The trivial square of order 1 is simply the number 1, and of course it is unique. It is equally trivial to prove that no order2 square is possible. There are eight ways to arrange the digits 1 through 9 in an order3 array that is magic. It is traditional, however, not to count rotations and reflections. When they are excluded, the order3 square is unique. T o appreciate the gemlike beauty of this most ancient of all combinatorial curiosities, consider all the ways that its constant, 15, can be partitioned into a triplet of distinct positive integers. There are exactly eight:
Now, in the order3 square each of eight lines of three numbers must total 15: the six orthogonals (rows and columns) and the two diagonals. The eight lines exactly match the number of triplets we have available. Since the center number belongs to a row, a column and both diagonals, it clearly must be a digit that appears in four of the eight triplets. The only such digit is 5. W e therefore know that 5 is the central number.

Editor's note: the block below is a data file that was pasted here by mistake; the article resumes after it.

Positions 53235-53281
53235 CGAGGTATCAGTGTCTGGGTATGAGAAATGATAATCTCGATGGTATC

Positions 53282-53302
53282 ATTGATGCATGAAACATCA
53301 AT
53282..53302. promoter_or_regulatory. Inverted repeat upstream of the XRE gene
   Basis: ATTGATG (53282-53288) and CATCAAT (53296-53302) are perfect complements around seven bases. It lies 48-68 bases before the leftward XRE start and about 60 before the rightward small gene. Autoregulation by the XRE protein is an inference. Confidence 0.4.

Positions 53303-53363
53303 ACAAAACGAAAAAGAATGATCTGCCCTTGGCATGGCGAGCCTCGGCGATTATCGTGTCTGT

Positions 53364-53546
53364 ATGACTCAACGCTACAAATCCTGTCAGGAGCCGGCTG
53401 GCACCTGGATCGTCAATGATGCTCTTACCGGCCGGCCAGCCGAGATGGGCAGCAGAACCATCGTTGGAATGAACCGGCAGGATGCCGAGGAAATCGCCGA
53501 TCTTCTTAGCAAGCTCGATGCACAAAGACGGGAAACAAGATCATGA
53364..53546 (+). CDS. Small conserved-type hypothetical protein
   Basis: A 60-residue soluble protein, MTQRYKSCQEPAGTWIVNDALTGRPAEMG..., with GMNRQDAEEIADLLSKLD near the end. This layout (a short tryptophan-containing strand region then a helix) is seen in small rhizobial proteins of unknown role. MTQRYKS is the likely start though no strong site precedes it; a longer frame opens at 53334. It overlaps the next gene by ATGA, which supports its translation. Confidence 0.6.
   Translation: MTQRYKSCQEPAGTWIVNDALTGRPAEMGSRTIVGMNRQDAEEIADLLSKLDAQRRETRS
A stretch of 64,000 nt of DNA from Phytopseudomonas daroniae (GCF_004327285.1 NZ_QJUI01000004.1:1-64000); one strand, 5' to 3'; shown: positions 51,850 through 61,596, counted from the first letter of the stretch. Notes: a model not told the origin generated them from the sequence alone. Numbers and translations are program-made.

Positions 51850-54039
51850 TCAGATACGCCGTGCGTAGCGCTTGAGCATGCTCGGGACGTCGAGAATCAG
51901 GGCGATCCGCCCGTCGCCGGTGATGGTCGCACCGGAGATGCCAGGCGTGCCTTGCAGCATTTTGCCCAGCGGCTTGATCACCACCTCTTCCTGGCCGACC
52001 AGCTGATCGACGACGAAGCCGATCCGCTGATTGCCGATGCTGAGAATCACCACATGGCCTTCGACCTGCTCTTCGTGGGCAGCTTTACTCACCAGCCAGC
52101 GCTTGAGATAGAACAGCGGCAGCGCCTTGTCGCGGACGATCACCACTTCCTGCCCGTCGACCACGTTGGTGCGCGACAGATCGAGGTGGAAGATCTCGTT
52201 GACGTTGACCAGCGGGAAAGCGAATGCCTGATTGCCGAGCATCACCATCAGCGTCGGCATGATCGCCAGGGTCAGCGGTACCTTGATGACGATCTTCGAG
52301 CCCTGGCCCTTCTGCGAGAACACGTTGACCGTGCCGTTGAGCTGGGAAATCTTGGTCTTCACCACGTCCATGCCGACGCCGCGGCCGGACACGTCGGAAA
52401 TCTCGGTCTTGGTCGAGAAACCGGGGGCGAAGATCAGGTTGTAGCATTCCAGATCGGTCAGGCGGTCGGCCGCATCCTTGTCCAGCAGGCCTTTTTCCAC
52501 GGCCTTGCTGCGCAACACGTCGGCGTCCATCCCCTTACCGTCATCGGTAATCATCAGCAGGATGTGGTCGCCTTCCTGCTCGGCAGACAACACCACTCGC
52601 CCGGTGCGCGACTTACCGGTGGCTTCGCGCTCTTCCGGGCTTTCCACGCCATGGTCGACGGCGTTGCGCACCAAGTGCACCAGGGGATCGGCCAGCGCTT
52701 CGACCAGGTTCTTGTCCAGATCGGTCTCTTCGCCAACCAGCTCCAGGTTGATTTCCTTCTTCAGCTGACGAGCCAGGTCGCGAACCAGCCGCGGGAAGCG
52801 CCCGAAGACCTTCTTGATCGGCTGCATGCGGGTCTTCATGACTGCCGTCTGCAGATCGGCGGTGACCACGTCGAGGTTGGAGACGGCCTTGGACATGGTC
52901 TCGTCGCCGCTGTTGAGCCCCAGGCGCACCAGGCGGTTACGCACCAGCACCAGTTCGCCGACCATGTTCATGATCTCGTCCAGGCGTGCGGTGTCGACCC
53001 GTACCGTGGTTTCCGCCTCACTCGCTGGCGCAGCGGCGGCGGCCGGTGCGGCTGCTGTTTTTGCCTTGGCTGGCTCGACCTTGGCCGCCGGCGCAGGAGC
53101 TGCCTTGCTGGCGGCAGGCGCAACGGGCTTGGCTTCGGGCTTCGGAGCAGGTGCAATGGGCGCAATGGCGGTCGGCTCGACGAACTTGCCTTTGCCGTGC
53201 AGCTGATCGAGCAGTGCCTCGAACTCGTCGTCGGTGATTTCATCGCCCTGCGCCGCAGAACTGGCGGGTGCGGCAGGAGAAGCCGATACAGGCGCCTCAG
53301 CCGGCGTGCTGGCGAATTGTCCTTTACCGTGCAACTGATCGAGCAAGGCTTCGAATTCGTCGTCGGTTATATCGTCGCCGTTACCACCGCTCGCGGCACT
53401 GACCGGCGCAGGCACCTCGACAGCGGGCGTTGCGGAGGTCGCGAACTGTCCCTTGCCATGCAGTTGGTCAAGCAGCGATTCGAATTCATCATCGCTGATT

MAGIC SQUARES AND CUBES